Over the centuries the TV critic, or what's left of her, has become increasingly irate, but she cannot be heard by her attendants through all the liquid nitrogen. Her complaint is that Potter and all his minions got the word "cryogenics" wrong. He meant "cryonics"! Cryogenics is just a matter of putting the high electrical conductivity of frozen materials to industrial and scientific use. She fondly recalls soft, languishing, blue-remembered days spent in the local library (before she became a TV critic) reading Cold Facts Quarterly, the top cryogenics journal of the age, on the subject of gas vapour emission control systems, technical fibre products and helium condensers. Her only hope now of a refuge from Potter is if her own frozen noggin, already hitched hideously to various wires, is some day re-utilised as a light bulb ...
There's a sedentary quality to Cold Lazarus (C4/BBC1), and not just because the lab assistants zoom about, glued to their silly chairs. The plot is weighed down by references to Karaoke (which would only work if we were actually fond of any of the Karaoke characters), and by its own arrogant attitude to the future. Potter's dystopia makes the usual Panglossian assumption that no world could actually be better than the one we've got now, and the future is bound to be bleak. Here, in a cross between Fahrenheit 451 and Thunderbirds, a charmless global nation based on spying, repression, violence and movie moguls, is carelessly ruled over by Potter's simplistic personification of evil, the ageing but still libidinous Martina Masdon (Diane Ladd). She wants to cut off funding for research into Daniel Feeld's hibernating head. The sooner the better, I'd say! Can those scientists really find anything of interest in watching gobs of Daniel's dismal memories bulging out of the screen? As if to compensate for its own emptiness, the first episode rushed along at such a pace it was almost impossible to know what was going on.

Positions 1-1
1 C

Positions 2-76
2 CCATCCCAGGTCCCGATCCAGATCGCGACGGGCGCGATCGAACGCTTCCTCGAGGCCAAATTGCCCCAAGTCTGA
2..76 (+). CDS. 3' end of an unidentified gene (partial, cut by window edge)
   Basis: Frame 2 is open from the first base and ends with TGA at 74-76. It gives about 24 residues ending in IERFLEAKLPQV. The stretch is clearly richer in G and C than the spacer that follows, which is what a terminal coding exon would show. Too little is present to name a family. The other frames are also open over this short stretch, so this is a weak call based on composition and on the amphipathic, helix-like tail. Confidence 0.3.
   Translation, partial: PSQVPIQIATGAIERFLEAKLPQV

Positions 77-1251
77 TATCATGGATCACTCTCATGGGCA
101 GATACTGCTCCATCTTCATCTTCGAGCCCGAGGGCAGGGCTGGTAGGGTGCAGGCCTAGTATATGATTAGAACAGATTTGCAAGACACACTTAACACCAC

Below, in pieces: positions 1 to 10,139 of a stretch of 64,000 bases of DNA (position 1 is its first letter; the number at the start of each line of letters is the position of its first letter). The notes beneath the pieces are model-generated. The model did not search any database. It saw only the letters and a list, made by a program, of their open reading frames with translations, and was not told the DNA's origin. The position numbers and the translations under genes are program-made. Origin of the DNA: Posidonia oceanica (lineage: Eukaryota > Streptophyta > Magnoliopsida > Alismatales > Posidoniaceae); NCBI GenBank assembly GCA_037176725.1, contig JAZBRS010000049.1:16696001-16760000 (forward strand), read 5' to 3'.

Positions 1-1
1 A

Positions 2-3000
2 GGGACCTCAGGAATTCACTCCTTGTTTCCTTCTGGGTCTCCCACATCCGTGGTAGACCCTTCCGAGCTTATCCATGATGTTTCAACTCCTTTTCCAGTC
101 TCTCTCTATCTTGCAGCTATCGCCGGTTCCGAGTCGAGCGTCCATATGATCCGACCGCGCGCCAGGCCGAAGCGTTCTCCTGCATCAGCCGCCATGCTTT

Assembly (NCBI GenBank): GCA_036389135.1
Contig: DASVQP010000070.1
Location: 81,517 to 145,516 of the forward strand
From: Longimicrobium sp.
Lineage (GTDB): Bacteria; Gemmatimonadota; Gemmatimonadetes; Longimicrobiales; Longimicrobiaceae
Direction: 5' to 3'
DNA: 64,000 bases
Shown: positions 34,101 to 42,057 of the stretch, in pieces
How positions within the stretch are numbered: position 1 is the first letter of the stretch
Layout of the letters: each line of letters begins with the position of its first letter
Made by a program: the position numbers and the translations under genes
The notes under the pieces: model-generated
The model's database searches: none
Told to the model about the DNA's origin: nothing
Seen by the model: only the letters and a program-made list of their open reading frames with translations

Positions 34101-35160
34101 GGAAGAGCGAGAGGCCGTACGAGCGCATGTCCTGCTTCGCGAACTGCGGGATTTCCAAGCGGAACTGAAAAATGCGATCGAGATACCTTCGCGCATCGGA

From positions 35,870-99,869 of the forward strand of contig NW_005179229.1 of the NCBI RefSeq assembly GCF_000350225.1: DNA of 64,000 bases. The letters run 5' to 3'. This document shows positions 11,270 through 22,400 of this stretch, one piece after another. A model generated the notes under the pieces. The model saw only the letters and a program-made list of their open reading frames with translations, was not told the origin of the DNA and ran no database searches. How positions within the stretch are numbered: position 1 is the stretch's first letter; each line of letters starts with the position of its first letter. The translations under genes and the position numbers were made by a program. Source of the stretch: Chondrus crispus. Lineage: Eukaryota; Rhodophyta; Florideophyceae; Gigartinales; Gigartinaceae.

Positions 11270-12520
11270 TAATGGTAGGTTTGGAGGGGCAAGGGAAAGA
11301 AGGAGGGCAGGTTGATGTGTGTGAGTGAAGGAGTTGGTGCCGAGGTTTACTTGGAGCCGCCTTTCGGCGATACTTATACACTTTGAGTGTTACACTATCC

Attempts at sardonic humour fell lifelessly to the floor all over the place. The future may include the slang phrase "ants crawling up your orifice", and a game called "Schmuck-dies", but so what? And the tycoons may all be female, with male bimbos at their side, attracted by power and corrupted by the occasional illegal substance, such as a cigarette ... The only joke that really worked was the elevation of the tune from the Martini ad to the status of classical music. But somehow Potter's pessimism seems utterly meaningless when updated to the year 2368.
It's light-years away from Doctor Who (BBC1) in entertainment value. I used to avoid Doctor Who, all tin foil and arch looks. In his latest incarnation, slick American-style TV sci-fi, all the irony is gone. None the less, it's fast-paced, comprehensible and colourful enough to keep you occupied. Dr Who turns up in San Francisco in 1999, where his Englishness is of course as weird as his timelessness. He also has two hearts, which leads to mishap when a cardiologist sets to work on him. Luckily, his previous life was almost over anyway, and he comes back as the rather good-looking Paul McGann (not the McGann who does the ironing in The Upper Hand but another one, I was relieved to note), humming Puccini.